The Federal Trade Commission (FTC) announced on Tuesday that it had settled a case against an Amazon seller that allegedly used fake paid reviews and false claims in order to sell more of its product.
The agency accused Cure Encapsulations Inc. and owner Naftula Jacobwitz of paying AmazonVerifiedReviews.com to post glowing reviews for the product and maintain its 4.3 out of 5 star rating.
The product was previously listed as “Quality Encapsulations Garcinia Cambogia,” an herbal supplement marketed as a weight loss aid.
"Please make my product... stay a five star," Jacobowitz allegedly said in his communication with the fake review provider. According to the FTC, Jacobowitz paid the website $1,000 for 30 positive reviews.
In its complaint, the FTC also accused the company of making false and unsubstantiated claims about the weight loss product. For example, one claim on the product’s listing page stated that it “literally blocks fat from forming.”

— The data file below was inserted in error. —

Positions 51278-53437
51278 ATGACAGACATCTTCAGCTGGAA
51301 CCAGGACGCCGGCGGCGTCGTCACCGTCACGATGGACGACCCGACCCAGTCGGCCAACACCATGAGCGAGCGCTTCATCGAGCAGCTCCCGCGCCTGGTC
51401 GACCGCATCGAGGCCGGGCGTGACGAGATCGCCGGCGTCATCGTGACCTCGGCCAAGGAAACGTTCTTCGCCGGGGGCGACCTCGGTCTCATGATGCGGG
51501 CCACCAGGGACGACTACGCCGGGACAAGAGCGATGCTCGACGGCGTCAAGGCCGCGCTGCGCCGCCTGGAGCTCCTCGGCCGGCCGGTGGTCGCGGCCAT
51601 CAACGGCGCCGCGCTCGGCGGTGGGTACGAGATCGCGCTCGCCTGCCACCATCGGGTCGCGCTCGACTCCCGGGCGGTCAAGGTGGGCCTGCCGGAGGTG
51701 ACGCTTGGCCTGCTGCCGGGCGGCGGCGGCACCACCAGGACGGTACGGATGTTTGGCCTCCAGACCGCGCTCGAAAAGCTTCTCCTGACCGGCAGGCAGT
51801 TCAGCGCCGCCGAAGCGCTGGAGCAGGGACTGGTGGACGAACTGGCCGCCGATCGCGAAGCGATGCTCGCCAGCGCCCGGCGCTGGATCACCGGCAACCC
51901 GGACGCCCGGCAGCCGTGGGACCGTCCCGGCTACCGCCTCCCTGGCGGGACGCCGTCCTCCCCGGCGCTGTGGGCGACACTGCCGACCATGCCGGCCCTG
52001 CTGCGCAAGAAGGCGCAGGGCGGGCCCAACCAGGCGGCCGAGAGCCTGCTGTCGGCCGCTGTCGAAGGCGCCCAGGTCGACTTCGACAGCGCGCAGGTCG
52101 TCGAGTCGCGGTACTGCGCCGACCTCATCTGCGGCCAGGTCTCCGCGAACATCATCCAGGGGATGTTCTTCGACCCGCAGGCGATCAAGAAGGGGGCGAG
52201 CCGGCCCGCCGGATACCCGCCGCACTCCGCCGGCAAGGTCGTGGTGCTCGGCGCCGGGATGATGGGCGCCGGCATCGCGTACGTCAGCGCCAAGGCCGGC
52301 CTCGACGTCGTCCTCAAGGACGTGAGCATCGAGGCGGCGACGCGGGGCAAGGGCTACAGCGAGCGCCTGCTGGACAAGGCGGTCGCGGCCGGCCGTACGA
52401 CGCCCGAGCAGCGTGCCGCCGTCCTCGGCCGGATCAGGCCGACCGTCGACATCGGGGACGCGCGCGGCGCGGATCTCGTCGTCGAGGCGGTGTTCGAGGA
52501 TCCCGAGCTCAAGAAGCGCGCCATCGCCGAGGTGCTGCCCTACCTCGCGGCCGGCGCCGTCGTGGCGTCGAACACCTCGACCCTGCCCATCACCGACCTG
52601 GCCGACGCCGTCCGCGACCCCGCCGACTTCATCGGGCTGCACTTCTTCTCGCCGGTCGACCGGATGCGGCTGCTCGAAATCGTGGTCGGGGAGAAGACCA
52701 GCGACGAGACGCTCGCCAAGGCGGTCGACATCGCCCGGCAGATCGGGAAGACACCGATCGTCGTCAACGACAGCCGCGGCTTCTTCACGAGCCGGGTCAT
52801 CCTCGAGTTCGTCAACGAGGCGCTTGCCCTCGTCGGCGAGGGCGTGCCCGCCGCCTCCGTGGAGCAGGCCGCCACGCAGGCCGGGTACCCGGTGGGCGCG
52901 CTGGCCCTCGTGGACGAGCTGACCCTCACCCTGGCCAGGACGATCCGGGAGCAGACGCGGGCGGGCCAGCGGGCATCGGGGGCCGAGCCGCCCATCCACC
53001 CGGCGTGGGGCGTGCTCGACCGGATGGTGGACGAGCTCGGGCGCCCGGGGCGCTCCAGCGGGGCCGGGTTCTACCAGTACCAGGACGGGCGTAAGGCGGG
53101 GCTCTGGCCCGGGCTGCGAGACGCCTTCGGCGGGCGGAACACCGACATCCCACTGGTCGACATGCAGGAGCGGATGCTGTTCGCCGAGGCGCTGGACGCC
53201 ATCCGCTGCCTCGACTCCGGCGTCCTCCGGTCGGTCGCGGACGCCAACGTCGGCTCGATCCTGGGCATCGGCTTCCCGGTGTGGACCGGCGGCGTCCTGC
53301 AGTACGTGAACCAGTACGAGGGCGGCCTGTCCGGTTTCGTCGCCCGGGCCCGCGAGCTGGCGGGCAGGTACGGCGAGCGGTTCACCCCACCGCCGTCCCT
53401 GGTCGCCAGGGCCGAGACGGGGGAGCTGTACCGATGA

"People rely on reviews when they're shopping online," Andrew Smith, director of the FTC's Bureau of Consumer Protection, said in a statement. "When a company buys fake reviews to inflate its Amazon ratings, it hurts both shoppers and companies that play by the rules."
The Commission has fined the defendants $12.8 million for using fake reviews to boost sales. The company will pay the FTC $50,000 right away, and the remainder will be contingent on how much money the company has.
Cure Encapsulations is also barred from “making weight-loss, fat-blocking, or disease-treatment claims for dietary supplements, food, or drugs, unless they have reliable scientific evidence from clinical trials in humans” under the terms of the settlement.
Additionally, Jacobowitz must inform all previous buyers of the allegations and tell Amazon which reviews were paid for.
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